Fidelity Women's Leadership Fund: FWOMX

overall rating:



Sam Barrie
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Fidelity is a financial services corporation based out of Boston, Massachusetts. It is one of the largest asset management groups in the world with nearly $10 trillion in total customer assets. Fidelity offers a range of ESG centered funds including the Fidelity Women’s Leadership, an actively managed US equity fund focused on women development and leadership.

ESG metrics need improvement before you can rely on their labelings. This fund does well at achieving its objective, but I’m worried some of the holdings do not focus enough on environmental preservation. Overall, I think Fidelity needs to be more transparent on their values and ESG integration.

What it's made of:


The Fidelity Women’s Leadership Fund is composed of 128 holdings with the top ten holdings harnessing 17.91% of the fund. The fund covers a broad range of market sectors, but the most represented sector is information technology. Some of the holdings include Microsoft, Disney, Salesforce, Adobe, and Apple. The fund is primarily invested in US based companies, but it does represent a portion of other regions (mostly in Europe). The fund has moderate risk due to its foreign market holdings, but I don’t think it’s anything to be concerned about seeing as it's a primarily US based fund. Because the fund’s inception was in May of 2019, it’s still early to say if it is a very safe investment, although it has surpassed its high point from the beginning of the COVID-19 pandemic and it seems to be increasing.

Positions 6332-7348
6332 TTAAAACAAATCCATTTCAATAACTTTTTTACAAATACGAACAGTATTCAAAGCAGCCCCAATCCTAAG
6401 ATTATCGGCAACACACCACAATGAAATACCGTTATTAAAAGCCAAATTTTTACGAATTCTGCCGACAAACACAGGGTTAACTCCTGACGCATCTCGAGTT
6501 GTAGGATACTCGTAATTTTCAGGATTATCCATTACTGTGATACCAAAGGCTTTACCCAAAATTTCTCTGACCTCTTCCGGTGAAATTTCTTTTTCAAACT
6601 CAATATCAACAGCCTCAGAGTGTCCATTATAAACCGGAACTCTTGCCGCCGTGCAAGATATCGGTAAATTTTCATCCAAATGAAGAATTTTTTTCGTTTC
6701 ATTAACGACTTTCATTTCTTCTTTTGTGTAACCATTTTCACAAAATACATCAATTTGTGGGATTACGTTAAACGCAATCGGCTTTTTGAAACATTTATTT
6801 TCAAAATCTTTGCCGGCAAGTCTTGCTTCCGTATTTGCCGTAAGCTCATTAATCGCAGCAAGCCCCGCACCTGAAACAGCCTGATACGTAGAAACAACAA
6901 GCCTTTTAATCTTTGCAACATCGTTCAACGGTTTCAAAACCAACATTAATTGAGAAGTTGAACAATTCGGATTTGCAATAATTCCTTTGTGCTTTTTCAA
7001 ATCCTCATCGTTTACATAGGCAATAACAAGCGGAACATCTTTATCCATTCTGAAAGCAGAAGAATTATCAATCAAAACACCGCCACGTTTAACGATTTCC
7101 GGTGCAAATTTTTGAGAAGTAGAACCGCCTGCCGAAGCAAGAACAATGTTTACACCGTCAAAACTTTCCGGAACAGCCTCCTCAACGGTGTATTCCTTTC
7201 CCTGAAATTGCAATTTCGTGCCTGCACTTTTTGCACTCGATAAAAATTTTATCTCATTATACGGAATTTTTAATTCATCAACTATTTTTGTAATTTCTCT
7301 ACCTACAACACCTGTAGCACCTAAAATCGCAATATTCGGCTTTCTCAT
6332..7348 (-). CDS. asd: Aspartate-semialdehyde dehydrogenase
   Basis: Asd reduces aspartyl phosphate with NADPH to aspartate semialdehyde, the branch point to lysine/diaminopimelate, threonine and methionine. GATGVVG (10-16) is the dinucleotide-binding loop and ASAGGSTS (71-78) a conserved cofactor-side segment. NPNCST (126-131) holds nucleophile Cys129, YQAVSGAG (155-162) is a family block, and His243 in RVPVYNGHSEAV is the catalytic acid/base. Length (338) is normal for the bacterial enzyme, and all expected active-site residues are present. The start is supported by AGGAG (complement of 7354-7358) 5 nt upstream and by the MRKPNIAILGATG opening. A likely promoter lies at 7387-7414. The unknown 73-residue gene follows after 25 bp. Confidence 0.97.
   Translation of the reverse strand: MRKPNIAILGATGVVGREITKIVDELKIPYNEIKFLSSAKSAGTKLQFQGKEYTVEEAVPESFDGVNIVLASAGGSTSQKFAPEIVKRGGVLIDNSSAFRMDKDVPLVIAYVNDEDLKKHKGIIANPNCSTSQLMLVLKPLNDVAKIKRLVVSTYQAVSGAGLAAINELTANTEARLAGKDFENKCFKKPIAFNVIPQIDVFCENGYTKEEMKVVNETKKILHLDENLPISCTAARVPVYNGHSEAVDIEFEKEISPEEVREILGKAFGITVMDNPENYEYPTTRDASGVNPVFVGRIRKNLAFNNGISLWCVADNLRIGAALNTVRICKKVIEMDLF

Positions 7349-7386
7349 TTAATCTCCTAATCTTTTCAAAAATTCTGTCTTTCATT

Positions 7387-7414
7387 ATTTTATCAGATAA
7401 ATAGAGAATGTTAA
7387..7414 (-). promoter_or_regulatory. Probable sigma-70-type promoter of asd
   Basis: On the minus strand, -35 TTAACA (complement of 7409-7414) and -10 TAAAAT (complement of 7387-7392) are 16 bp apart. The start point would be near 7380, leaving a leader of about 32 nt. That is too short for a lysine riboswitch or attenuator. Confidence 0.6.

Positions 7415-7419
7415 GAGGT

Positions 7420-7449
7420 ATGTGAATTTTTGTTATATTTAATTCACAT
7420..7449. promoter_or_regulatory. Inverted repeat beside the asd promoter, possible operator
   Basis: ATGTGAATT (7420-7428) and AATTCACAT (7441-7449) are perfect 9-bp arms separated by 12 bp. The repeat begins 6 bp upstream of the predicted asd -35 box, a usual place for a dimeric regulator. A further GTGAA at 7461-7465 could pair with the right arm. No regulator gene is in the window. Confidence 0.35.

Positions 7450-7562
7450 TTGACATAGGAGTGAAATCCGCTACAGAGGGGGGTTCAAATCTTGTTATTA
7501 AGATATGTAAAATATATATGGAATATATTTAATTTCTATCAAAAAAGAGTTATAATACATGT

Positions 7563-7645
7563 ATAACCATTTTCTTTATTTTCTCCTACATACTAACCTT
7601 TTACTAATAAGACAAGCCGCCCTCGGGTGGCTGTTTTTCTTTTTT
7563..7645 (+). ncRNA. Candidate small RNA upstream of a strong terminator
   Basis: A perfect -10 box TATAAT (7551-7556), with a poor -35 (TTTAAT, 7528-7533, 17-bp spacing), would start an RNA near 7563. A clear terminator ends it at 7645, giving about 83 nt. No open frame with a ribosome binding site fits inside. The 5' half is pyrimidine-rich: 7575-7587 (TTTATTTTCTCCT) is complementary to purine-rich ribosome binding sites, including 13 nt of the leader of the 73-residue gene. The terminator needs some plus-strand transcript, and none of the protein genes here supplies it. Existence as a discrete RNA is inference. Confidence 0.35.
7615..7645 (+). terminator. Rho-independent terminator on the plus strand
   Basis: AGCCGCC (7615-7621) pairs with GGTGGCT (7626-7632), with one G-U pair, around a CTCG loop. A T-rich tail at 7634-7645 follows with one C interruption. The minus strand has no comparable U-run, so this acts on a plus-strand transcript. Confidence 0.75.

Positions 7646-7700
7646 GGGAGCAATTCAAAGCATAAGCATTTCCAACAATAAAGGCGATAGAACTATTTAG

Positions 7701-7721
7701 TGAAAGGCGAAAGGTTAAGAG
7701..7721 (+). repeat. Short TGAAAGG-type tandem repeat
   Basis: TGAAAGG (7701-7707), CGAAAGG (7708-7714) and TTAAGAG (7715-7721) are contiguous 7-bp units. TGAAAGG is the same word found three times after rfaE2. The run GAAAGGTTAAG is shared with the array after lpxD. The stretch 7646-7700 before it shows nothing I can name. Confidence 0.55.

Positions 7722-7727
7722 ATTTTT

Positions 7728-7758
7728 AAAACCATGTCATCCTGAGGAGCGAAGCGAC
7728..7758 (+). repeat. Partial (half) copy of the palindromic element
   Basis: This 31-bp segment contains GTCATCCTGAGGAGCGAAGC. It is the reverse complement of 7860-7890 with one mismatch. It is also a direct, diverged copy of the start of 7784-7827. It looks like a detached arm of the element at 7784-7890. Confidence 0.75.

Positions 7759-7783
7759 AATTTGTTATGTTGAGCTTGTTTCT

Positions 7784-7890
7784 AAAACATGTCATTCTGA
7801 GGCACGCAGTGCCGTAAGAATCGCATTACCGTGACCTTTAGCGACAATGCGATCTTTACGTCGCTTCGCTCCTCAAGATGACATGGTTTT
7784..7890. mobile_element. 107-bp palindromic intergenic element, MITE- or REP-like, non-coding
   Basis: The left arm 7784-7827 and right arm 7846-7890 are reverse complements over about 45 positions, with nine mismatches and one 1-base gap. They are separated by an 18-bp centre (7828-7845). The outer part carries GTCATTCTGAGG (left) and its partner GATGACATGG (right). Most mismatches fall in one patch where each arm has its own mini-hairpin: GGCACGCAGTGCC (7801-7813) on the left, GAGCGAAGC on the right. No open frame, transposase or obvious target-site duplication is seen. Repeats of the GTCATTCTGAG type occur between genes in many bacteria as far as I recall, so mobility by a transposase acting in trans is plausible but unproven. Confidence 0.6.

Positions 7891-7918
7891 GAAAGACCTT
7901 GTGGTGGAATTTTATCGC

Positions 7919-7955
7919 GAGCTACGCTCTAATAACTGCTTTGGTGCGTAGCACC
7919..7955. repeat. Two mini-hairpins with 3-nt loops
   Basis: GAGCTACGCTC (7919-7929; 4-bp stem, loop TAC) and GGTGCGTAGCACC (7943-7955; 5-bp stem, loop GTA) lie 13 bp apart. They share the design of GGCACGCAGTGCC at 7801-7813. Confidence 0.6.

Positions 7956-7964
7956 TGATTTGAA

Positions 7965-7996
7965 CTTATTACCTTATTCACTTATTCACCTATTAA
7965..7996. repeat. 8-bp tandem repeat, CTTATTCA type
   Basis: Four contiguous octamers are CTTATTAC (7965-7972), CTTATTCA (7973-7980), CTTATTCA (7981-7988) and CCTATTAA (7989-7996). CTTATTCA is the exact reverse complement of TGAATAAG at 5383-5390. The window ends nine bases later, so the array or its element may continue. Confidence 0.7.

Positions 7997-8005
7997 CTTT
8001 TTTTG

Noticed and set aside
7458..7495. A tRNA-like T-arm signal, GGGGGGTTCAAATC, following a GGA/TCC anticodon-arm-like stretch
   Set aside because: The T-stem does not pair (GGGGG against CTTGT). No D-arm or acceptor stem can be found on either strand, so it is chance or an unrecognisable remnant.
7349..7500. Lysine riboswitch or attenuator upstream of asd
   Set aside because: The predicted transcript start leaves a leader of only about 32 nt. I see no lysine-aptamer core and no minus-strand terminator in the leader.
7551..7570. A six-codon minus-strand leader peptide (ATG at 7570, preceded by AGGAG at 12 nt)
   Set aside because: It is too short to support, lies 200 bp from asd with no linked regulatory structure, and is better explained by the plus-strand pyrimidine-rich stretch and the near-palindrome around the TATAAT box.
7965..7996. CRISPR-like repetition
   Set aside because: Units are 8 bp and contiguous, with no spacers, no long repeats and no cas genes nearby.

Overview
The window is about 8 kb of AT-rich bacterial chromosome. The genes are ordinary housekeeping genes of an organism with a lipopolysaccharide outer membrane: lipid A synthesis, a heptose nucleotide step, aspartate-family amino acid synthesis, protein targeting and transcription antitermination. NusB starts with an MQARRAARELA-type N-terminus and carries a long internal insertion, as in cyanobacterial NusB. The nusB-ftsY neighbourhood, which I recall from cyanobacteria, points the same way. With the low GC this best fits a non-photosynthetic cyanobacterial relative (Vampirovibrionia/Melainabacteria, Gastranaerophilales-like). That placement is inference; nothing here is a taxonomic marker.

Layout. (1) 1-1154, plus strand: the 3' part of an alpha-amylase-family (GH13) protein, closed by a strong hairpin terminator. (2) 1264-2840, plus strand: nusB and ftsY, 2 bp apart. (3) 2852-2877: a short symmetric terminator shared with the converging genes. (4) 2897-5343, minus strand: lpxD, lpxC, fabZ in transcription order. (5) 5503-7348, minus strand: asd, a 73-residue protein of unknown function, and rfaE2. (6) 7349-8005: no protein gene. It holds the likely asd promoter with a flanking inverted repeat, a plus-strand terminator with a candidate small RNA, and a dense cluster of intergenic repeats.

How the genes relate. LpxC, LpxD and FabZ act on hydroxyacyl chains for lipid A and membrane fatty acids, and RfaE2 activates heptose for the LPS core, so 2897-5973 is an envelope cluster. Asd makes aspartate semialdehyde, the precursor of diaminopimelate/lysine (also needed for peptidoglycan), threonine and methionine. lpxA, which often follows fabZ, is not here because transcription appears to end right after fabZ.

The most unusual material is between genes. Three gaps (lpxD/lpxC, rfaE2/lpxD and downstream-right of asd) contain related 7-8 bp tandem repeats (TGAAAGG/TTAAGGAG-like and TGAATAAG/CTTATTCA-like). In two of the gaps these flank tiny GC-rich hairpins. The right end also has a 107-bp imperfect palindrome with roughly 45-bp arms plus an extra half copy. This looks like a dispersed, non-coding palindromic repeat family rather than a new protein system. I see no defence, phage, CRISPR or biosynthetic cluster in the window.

It’s hard to say this is a completely sustainable fund because it is more focused on holdings that improve women's leadership than environmental conservation. The fund has a great goal, and I think it does well at achieving its objectives. According to MorningStar, the fund gets a 20.33 ESG rating indicating it has a low ESG risk. Some of the holdings, such as Microsoft, do a great job at being sustainable but others, like Apple, still need a lot of improvement (see Apple- iPhone 11 review). Although the FWOMX fund doesn’t target sustainability specifically, women’s leadership development is an important aspect in achieving a truly sustainable society. Women are typically more affected by environmental degradation, and they play a significant role in managing natural resources. Because of their low ESG rating and dedication to women’s leadership, I would give them 1.75/3 planets. Also there are many factors to consider when becoming a sustainable society.

How it's made: